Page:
Lego City has taken an interesting turn lately, with a profusion of civilian sets to give the Fire and Police departments something to protect. Amongst this year's offerings is this interesting interpretation of modern life, featuring a rich businessman and his lady friend enjoying the high life by taking a ride on a helicopter taxi and sipping champagne in a stretched limousine. It's an original idea; let's take a close look and see how it stands up to inspection.
3222 Helicopter and Limousine
Official Lego.com picture
Name: Helicopter & Limousine
Price: UK £17.99 | US $29.99 | Can $39.99 | EUR 24.99 - 34.95 | AUS 49.99 | DKK 299.00
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Whether you’re a movie star, a famous executive or any other V.I.P., there’s no better way to travel than by taking your very own stretch limousine to your very own private helicopter for an exclusive and luxurious flight to exotic destinations around the world! Features removable limo roof and spinning helicopter blades. Includes driver, pilot and 2 passengers.
- Includes helicopter and limousine plus 4 minifigures!
- Take off the limo roof, put the driver at the wheel, seat the V.I.P.’s, then drive away in style!
- Spin the helicopter’s rotating blades and take off!
In line with all City sets from the last few years, the box features a display of the set against a suitably 'city' background, in this case a nice silhouette of an airport-ish scene. Some nice Photoshopping enables the figures to walk out of the scene onto the traditional blue surround.
The back is a little busy:
The many panels show off the modular construction, and some of the play features: the removable roof of both helicopter and limo, and the opening doors of the latter. Some of this year's Airport sets are advertised, and it's a pilot who gets to annoy us with his Hey! on this box. There's no respite from the thumb-tab opening with this set.
The top surface has a nice display of the four figures, replete with accessories - mostly drinking apparatus, but it's always nice to get a briefcase.
We'll take a closer look at the figs in due course.
The box is quite big, measuring W 380 x H 257 x D 67 mm, but is reasonably well-filled.
There are three numbered bags, each containing a smaller bag of fiddly bits, two instruction manuals, and a sticker sheet.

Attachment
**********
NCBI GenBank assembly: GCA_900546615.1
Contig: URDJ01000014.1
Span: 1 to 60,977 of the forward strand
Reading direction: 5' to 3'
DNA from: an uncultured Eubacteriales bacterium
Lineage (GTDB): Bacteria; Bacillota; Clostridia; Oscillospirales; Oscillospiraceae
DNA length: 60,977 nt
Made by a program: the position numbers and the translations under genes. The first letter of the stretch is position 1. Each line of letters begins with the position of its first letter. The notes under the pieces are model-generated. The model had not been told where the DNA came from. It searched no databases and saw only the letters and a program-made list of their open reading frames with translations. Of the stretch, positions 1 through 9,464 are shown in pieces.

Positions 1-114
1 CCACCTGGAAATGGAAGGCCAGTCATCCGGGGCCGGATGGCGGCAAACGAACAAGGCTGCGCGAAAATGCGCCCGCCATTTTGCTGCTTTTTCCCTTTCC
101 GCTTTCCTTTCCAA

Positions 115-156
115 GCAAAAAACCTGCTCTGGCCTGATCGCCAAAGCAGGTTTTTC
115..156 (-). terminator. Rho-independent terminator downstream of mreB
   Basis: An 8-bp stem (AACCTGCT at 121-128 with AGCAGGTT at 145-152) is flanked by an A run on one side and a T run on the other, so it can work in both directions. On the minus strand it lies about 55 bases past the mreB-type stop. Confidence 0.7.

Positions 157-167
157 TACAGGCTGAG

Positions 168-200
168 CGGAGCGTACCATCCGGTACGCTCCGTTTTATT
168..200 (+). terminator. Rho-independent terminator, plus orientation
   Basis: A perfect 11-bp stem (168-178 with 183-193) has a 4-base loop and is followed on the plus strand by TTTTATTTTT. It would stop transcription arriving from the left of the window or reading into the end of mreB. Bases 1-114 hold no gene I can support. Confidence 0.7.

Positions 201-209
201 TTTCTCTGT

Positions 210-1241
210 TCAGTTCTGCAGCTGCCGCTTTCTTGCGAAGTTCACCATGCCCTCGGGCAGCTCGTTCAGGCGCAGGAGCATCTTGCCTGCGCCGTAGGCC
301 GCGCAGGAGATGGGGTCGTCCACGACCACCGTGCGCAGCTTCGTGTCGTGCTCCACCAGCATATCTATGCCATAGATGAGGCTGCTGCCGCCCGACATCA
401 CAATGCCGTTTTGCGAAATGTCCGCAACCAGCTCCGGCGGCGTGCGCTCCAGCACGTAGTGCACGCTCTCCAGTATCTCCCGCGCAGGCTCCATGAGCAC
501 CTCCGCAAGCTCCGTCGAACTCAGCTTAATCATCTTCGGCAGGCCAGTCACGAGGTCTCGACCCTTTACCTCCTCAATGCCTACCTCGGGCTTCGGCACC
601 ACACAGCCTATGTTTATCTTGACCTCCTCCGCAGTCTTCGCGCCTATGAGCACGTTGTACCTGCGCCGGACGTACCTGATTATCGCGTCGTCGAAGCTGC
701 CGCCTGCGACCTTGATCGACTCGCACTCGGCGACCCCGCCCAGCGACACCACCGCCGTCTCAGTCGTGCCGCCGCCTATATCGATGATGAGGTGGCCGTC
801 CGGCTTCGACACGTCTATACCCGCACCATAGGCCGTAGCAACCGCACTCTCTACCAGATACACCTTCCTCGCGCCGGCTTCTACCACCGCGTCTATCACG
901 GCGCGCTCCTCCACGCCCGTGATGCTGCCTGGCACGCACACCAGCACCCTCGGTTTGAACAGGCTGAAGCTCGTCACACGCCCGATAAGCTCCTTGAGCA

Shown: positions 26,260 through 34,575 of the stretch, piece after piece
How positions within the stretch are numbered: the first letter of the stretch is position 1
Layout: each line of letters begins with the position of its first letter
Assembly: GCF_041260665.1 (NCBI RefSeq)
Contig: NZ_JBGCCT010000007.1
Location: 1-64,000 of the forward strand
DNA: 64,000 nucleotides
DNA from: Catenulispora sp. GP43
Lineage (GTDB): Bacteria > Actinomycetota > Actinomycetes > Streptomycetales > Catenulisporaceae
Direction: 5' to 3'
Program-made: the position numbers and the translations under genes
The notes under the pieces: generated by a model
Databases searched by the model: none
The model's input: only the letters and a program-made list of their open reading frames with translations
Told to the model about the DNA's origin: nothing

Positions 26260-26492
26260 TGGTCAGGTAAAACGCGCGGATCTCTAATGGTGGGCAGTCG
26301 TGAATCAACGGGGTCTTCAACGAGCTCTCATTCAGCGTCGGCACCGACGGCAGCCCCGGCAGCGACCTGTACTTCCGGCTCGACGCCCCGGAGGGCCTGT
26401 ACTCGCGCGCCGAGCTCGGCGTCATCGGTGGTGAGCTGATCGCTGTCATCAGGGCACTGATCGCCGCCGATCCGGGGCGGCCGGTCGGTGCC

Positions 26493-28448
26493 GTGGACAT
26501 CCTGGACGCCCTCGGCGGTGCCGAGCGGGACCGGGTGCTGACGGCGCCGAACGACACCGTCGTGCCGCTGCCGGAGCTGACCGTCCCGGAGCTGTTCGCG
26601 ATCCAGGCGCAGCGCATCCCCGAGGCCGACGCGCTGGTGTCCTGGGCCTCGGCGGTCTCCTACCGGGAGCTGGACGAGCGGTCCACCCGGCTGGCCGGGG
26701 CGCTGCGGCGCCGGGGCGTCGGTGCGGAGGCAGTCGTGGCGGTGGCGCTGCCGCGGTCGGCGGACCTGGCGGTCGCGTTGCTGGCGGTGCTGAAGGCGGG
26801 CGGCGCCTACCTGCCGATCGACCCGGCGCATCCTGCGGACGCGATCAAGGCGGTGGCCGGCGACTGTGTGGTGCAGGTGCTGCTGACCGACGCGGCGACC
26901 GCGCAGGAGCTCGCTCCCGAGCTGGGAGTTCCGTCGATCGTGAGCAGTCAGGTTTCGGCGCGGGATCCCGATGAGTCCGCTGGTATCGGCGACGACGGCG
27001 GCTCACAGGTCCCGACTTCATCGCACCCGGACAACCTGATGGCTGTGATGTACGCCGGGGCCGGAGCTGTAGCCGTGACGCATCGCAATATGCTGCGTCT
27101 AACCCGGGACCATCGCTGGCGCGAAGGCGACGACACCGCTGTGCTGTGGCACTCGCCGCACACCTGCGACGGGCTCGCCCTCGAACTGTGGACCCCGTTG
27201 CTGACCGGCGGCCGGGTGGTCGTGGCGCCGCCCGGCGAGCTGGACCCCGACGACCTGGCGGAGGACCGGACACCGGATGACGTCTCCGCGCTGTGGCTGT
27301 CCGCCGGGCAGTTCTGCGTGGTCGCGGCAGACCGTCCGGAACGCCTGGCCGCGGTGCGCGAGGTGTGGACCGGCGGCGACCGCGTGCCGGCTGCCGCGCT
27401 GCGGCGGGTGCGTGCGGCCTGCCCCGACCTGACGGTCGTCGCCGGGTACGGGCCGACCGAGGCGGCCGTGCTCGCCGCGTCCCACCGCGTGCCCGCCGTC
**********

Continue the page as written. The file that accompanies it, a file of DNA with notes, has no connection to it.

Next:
Manual 1 builds the limo, and comes with a separate picture of the same on the front:
Notice the sloppily constructed model - with poorly connected studs - just behind the front wheel.
The steps are simple, with only a few parts per set, and the absent piece call-outs aren't missed.
As you can see, it's taken 22 steps to put about 40 pieces of Lego together. Colour differentiation is no problem, with black and white being the only prominent colours in this section.
Manual 2 is about twice the height of the first; but as the heli is two-thirds of the set that isn't a surprise.
Notice the little trans-clear round plate on the nose-wheel: more on that story later.
A random page of manual 2...
... shows yet again the simplicity of the build, helped along by the big chunky airplane pieces. Blue, white and dark bluish-grey are the theme colours; although there is also a little black in there, the intuitive build ensures no tricky colour issues.
As I've already mentioned, the first bag builds the limo, and out spills an array of black and white pieces that will be all too familiar to anyone who has built a 4-wide Lego car recently. Note the two chassis pieces, which will be connected together to form the wheel base, and the two SNOT pieces which are commonly used on the front and rear ends of these little cars.
The three round trans-yellow inverted bumps kept me guessing, and we'll discover their surprising use soon. Otherwise, the only pieces of interest are the and the fig torsos, and a printed tile that I presume is supposed to be a TV, but looks like a PC with an error message to me.
Bags 2 & 3
The helicopter parts selection is dominated by the big pointless airplane parts, but there are some useful long plates, and a decent number of the lovely grille tiles in dark bluish grey.
Three brown chairs are always welcome. Notice the blue square window pieces: the last time I built a Lego plane - 6368, in 1985 - I seem to remember the windows fitted flush, but these are flat and therefore recessed in the frames.
Decal Sticker Sheet
It's hard to argue against the use of stickers in this set. The tail fin of the helicopter is rather plain without them; in addition, the blue/grey/white triangles help to continue the colour scheme of the bricks quite nicely.
The picture is a link to a very high resolution picture.
Now we come to one of the highlights of this set. Four figures are included: a sour-looking pilot, a smug sunglasses-toting chauffeur, a businessman and his female companion.